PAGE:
You can use the graphical display to navigate to any of the variability elements. A contributing element adds to the base element. Contributes provides a way for elements to contribute their properties into their base element without directly changing any of its existing properties, such as in an additive fashion. When the contribution is resolved during publication or by using the Browsing perspective, the base element is logically replaced with an element that combines the attributes and associations of the contributing element with the base element. The Replaces variability association provides a mechanism for an element to replace a base element without directly changing any of the base element's existing properties. Extends associations provide a mechanism for method plug-ins to reuse elements from a base plug-in through a kind of inheritance. Attribute values and associations are inherited from the "based-on" element to the extending element. The result is that the extending element has the same properties as the "based-on" element, but might define its own additions. Copyright. 2010. Bjorn Tuft. All Rights Reserved Page 166 of 275

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A contributing element adds to the base element. Contributes provides a way for elements to contribute their properties into their base element without directly changing any of its existing properties, such as in an additive fashion. When the contribution is resolved during publication or by using the Browsing perspective, the base element is logically replaced with an element that combines the attributes and associations of the contributing element with the base element. Relevant information in the contributing element is added to the base element. Text fields in the contributing element are appended at the end of the respective text fields in the base element. For example, text in a brief description is appended to the brief description in the base. A contributing element only adds attributes and associations to the base element. It never overrides or replaces existing attributes or other association in the base. If the base element is defined with an existing association to exactly one other element, the existing association will not be replaced by a contributor's association.

Contribution rules
Outgoing associations from the contributing element are added to the base element. Incoming associations from the contributing element are added to the base element. Attributes from the contributing element are appended to the base element, except for identifying or naming attributes and non-textual attributes such as Boolean or date. A base element can receive contributions from multiple elements. Contributions are transitive. This means a contributing element that has its own contributing elements will add them to the base.

Exceptions
All contributing associations are "many to many" except for the following: Work products can only be assigned to a single domain. When contributing to a work product, if the work product at the base is assigned to a domain, the relationship to domain from the contributor is ignored. There is no exception when contributing to domain elements. A complete list of all possible associations is provided on the Associations Impacted by Variability page. Add a contribution association 1. Use the Content Variability section on the Description tab to make an element contribute to another element. 2. Select Contributes as the Variability type and then select the base element to which this element will contribute. The base element must be the same type of element as the contributing element.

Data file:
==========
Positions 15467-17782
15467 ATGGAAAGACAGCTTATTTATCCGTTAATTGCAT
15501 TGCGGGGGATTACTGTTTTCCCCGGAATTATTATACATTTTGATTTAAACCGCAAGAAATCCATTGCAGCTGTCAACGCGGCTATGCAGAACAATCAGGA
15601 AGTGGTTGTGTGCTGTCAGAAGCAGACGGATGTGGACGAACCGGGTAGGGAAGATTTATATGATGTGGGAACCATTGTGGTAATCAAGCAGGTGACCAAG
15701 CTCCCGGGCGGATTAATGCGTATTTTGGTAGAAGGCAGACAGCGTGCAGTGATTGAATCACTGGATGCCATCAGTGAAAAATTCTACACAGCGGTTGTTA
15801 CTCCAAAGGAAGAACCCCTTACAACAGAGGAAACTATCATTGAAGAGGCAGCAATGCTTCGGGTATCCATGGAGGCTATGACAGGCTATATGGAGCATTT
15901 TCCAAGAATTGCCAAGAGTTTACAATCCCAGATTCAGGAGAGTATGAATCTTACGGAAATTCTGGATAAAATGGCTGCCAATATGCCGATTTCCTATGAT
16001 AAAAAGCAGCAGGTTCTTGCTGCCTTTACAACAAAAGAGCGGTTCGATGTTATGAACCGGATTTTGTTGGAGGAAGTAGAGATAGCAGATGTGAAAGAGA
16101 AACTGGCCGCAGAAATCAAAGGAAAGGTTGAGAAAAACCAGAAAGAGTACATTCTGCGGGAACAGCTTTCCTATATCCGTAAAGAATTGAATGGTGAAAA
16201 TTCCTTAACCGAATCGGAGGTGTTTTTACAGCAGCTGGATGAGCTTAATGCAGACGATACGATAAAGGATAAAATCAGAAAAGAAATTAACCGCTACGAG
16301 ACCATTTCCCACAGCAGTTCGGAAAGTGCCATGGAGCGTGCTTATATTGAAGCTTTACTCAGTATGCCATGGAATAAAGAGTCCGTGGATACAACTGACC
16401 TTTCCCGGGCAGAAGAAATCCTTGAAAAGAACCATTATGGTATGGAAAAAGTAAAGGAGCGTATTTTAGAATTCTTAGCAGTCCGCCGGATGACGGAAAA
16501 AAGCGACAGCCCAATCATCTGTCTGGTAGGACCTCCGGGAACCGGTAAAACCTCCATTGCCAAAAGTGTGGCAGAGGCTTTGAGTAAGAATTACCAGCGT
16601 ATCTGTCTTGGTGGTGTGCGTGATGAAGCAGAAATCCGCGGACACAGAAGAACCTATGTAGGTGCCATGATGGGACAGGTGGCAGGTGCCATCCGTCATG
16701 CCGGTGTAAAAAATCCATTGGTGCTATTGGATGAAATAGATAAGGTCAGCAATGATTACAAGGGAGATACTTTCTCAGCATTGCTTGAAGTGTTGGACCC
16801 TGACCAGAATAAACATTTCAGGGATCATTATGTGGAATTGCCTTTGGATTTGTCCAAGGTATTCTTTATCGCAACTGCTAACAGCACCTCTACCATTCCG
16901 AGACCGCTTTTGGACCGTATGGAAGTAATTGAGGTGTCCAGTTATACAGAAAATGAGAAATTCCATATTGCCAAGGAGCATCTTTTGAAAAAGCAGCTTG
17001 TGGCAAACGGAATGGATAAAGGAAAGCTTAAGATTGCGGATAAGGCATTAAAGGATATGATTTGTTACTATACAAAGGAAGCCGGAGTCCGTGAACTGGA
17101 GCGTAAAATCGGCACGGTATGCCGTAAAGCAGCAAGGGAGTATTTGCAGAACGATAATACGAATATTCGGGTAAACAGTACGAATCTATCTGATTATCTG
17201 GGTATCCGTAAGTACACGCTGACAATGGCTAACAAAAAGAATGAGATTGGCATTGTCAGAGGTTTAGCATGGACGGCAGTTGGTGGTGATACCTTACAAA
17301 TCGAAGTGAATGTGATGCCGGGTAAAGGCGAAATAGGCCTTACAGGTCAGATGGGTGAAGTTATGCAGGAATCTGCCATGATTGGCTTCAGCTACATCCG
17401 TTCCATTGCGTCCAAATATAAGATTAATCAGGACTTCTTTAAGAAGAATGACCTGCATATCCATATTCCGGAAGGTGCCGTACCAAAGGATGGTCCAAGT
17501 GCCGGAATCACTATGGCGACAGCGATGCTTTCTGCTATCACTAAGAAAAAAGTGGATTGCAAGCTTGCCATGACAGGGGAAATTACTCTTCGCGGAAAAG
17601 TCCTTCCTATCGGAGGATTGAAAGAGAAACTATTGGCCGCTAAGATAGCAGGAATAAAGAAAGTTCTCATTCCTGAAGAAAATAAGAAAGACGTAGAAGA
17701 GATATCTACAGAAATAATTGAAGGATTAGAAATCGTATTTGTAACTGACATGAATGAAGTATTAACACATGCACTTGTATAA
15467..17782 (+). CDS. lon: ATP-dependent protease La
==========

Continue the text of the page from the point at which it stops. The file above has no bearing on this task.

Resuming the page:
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Related topics Method Content Variability118 Associations Impacted by Variability Browsing Variability Relationships119 Replaces Variability120 Extends Variability121 Extends and Replaces Variability

7.4.2.

Extends Variability

Extends associations provide a mechanism for method plug-ins to reuse elements from a base plug-in through a kind of inheritance. Attribute values and associations are inherited from the "based-on" element to the extending element. The result is that the extending element has the same properties as the "based-on" element, but might define its own additions. Extends is not used to modify content of the base plug-in, but to provide the ability for the extending plug-in to define its own content, which is a variant of content already defined. An example of this is a special version of a generic Review Record for a specific type of review. The effect of this is that the base element and any number of extending elements can be used side-by-side, but refer to each other through the extends relationship. Extends also provides the key mechanism for binding capability patterns to processes. A pattern is applied by defining an Extends relationship from an activity of the applying processes to the capability pattern. The activity inherits association instances from the pattern and the pattern seems to be part of the resulting process after publication or by using the Browsing perspective. Relevant information in the extending element is added to the base element in creating an additional element. Text fields in the extending element are appended at the end of the respective text fields in the base element. Extends only defines inheritance for the extending element. The base element remains untouched. If the extending element is allowed an association to only one other element and has such an element defined already, inheritance will not override this existing association.